2 - This is not a "quick and easy" jam.  It's fairly labor-intensive and takes a fair amount of time, but it doesn't require you to stand over a hot stove for an extended period of time (much appreciated, right now, 'cause our temps are in the 90's!).

3. Honestly, this recipe is PERFECT for a "Work-At-Home" kinda person (like me!) 'cause it helps to be nearby, but it doesn't require a lot of ongoing "hands-on" kinda tending...  If you're chained to your desk for 8+ hours/day (but can take breaks throughout the day), then this is the PERFECT recipe for you!

QT's Crock-Pot Reduced-Sugar Plum-Jam
Yield: appx 12 x 4oz. jars of jam

  • 30 plums (appx 4#), blanched and peeled (Count your plums before you start!)
  • 2 - 2-1/2 C Splenda
  • 1 - 1-1/2 C Granulated Sugar
  • 4 - 5 TBS powdered pectin
  • 2 TBS Lemon Juice
  • 1 tsp Ground Cinnamon
  • 1/8 - 1/4 tsp Almond Extract
  1. Prepare a large dutch oven with appx 3" of lightly boiling water, and a large bowl filled with ice-water. Blanch your plums (appx 4-5 at a time) by plunking them into the boiling water for appx 30-60 seconds (til the skins start to peel), then dunk them immediately in the ice-water (to stop the "cooking").  Peel the now-loose-skins off the plums.  Don't freak-out if you don't get ALL of the skins off - just bear-in-mind that the skin is what provides the "tartness" (so the more skin you leave-on, the more sweetener you'll need).
  2. Put the naked plums into your crock pot (mine is a 4-quart model and 30 plums is about as much as it can comfortably hold). Cover and cook on high for appx 2-3 hours.
  3. At the 2-3 hour mark, the plums will still be round and recognizable, but mushy as all get-out.  Grab a slotted/holey serving spoon and a regular (metal) tablespoon and start scooping the plums, one at a time.  Use the tablespoon + slotted spoon to gooze-out the soft bits (back into the crock-pot) and remove the pit.  Repeat this for all of the plums and confirm that you got ALL of the pits!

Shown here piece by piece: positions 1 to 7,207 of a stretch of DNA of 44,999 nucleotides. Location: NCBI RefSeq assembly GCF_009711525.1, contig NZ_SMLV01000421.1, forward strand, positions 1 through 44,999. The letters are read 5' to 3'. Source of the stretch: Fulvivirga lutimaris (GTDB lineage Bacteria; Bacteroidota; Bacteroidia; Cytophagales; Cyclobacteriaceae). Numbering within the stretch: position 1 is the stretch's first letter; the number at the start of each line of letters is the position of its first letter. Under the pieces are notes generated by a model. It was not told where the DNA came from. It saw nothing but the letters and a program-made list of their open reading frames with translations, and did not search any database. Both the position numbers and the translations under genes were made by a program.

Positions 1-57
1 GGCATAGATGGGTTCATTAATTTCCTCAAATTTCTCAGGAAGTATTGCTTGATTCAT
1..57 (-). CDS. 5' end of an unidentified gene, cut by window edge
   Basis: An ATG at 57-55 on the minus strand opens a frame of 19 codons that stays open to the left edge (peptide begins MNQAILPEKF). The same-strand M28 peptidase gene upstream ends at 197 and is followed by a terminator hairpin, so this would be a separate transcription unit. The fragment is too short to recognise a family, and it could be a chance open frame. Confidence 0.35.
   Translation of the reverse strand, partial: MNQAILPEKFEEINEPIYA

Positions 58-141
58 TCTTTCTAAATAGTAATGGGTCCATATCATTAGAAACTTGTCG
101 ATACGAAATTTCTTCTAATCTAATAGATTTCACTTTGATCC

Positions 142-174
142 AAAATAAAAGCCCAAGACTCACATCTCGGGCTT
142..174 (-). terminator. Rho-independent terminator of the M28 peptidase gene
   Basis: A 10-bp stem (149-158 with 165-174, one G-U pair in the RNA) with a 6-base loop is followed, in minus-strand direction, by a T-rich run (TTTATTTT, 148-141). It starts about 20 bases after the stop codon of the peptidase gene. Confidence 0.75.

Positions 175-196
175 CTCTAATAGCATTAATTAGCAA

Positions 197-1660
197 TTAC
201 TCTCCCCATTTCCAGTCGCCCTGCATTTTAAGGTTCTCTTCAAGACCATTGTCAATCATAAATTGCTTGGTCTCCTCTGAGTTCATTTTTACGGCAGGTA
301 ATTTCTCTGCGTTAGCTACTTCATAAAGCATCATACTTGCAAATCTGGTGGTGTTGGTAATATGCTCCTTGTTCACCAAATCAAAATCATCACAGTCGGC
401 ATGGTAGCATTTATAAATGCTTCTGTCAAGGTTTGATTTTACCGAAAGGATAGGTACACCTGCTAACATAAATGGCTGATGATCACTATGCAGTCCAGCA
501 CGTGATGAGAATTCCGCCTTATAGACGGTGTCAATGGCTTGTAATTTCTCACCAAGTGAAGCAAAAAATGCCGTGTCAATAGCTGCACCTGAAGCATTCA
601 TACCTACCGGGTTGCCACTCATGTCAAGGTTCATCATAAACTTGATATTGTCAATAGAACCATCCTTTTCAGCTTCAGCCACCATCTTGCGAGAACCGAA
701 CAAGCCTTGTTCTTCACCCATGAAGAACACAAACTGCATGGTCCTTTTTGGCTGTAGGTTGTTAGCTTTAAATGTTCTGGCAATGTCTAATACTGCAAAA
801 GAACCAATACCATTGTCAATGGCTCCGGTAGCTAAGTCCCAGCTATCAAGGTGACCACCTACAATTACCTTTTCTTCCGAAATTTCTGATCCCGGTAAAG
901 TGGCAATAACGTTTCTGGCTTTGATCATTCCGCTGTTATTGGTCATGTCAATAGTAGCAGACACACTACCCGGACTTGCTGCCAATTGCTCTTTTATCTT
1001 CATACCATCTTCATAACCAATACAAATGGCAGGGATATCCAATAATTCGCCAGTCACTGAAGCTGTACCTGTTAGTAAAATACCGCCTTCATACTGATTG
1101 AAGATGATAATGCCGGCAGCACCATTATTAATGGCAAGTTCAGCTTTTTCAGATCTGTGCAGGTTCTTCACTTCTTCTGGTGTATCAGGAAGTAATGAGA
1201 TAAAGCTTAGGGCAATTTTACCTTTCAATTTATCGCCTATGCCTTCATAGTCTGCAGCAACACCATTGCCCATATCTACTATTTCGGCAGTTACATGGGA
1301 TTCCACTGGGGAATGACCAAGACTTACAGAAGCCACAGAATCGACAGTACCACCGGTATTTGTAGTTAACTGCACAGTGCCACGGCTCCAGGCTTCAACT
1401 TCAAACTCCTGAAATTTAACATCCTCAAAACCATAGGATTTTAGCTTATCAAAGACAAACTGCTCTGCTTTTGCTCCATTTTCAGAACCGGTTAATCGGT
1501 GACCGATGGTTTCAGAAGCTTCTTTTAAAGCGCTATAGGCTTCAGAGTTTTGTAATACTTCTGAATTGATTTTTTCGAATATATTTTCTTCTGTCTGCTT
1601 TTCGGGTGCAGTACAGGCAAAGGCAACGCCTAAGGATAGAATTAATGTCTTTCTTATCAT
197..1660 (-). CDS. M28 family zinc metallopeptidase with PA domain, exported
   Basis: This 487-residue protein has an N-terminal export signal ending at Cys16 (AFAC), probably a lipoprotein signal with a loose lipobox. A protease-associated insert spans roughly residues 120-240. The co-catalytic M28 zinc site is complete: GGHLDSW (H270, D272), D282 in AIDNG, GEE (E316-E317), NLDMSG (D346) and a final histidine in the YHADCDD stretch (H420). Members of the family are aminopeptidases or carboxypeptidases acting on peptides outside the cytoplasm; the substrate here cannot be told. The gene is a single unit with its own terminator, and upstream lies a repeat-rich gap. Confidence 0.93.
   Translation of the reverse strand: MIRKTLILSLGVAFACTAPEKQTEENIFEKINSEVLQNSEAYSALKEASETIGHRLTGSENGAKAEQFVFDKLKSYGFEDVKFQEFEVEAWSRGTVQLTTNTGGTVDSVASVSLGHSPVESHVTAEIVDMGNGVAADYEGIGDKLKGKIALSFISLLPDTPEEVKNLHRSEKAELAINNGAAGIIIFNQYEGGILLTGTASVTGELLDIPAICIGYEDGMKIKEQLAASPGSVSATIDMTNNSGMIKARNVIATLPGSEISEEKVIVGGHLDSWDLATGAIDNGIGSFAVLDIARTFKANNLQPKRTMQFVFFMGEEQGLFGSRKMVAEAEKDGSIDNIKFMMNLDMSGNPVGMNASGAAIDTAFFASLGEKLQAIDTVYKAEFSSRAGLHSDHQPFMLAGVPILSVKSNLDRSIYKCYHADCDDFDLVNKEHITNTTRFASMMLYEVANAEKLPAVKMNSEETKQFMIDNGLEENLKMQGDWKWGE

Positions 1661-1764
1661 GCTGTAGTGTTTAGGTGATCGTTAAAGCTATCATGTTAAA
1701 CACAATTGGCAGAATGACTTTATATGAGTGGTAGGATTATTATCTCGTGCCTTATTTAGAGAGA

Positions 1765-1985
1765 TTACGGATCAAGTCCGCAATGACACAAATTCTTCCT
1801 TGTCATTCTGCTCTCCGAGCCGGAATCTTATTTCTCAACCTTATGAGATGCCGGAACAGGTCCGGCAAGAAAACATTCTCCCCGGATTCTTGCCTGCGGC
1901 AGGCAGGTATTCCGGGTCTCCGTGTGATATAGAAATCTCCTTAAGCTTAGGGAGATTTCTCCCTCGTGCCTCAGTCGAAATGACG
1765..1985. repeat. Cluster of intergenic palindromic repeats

You may find that there's still a lot of fruit attached to the pits.  If you want to preserve as much fruit as you can, place the pits in a metal sieve/strainer and use your spoon to squish-'em up against the mesh and release all of the fruit gooze.

    Note: I did try a food-mill on my first-pass, but the pits actually jammed-it-up (no pun intended!).  The wire-mesh strainer actually worked better for me.
  4. Now you have a decision to make.  You can go with the Lazy-Method and return everything to the crock-pot to cook, uncovered, for another 4-6 hours.  Or you can transfer everything to your dutch-oven, on the stove-top, to continue cooking everything down (You're gonna have to "finish" on the stove-top, regardless...)
  5. Now you want to cook everything down 'til it's reduced to about half the volume you started with.  Crock-pot, uncovered, takes awhile.  Stove-top is faster - just make sure it's a low, rolling boil, and you stir frequently because you don't want it to burn and/or stick to the pot.